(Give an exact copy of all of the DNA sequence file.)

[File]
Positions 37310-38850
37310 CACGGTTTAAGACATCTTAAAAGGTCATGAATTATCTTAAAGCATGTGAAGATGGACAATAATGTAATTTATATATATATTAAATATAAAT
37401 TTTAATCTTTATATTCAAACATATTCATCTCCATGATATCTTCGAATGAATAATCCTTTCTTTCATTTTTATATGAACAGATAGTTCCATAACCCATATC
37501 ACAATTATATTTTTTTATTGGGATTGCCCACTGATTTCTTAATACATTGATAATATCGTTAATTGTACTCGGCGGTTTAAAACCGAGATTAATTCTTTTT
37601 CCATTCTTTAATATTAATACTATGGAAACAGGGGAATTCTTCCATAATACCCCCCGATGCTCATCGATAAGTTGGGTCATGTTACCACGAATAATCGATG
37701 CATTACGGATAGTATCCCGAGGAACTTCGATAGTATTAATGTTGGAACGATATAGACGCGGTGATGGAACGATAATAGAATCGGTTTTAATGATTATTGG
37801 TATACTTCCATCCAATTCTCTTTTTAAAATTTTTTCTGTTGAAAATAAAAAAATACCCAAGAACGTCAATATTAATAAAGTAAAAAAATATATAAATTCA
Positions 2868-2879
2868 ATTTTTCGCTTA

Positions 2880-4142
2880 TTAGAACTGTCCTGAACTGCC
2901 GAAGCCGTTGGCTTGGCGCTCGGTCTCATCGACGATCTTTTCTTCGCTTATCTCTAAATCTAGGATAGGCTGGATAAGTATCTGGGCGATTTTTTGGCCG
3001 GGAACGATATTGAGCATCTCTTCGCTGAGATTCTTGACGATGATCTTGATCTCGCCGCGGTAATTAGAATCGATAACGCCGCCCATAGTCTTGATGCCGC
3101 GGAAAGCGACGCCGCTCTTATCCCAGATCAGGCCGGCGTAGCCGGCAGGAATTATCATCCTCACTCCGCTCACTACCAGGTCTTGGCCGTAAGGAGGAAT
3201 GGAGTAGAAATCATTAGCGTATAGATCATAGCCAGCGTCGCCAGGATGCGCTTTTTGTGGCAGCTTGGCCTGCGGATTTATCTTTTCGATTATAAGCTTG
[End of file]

Positions 37310-38850
37310 CACGGTTTAAGACATCTTAAAAGGTCATGAATTATCTTAAAGCATGTGAAGATGGACAATAATGTAATTTATATATATATTAAATATAAAT
37401 TTTAATCTTTATATTCAAACATATTCATCTCCATGATATCTTCGAATGAATAATCCTTTCTTTCATTTTTATATGAACAGATAGTTCCATAACCCATATC
37501 ACAATTATATTTTTTTATTGGGATTGCCCACTGATTTCTTAATACATTGATAATATCGTTAATTGTACTCGGCGGTTTAAAACCGAGATTAATTCTTTTT
37601 CCATTCTTTAATATTAATACTATGGAAACAGGGGAATTCTTCCATAATACCCCCCGATGCTCATCGATAAGTTGGGTCATGTTACCACGAATAATCGATG
37701 CATTACGGATAGTATCCCGAGGAACTTCGATAGTATTAATGTTGGAACGATATAGACGCGGTGATGGAACGATAATAGAATCGGTTTTAATGATTATTGG
37801 TATACTTCCATCCAATTCTCTTTTTAAAATTTTTTCTGTTGAAAATAAAAAAATACCCAAGAACGTCAATATTAATAAAGTAAAAAAATATATAAATTCA
Positions 2868-2879
2868 ATTTTTCGCTTA

Positions 2880-4142
2880 TTAGAACTGTCCTGAACTGCC
2901 GAAGCCGTTGGCTTGGCGCTCGGTCTCATCGACGATCTTTTCTTCGCTTATCTCTAAATCTAGGATAGGCTGGATAAGTATCTGGGCGATTTTTTGGCCG
3001 GGAACGATATTGAGCATCTCTTCGCTGAGATTCTTGACGATGATCTTGATCTCGCCGCGGTAATTAGAATCGATAACGCCGCCCATAGTCTTGATGCCGC
3101 GGAAAGCGACGCCGCTCTTATCCCAGATCAGGCCGGCGTAGCCGGCAGGAATTATCATCCTCACTCCGCTCACTACCAGGTCTTGGCCGTAAGGAGGAAT
3201 GGAGTAGAAATCATTAGCGTATAGATCATAGCCAGCGTCGCCAGGATGCGCTTTTTGTGGCAGCTTGGCCTGCGGATTTATCTTTTCGATTATAAGCTTG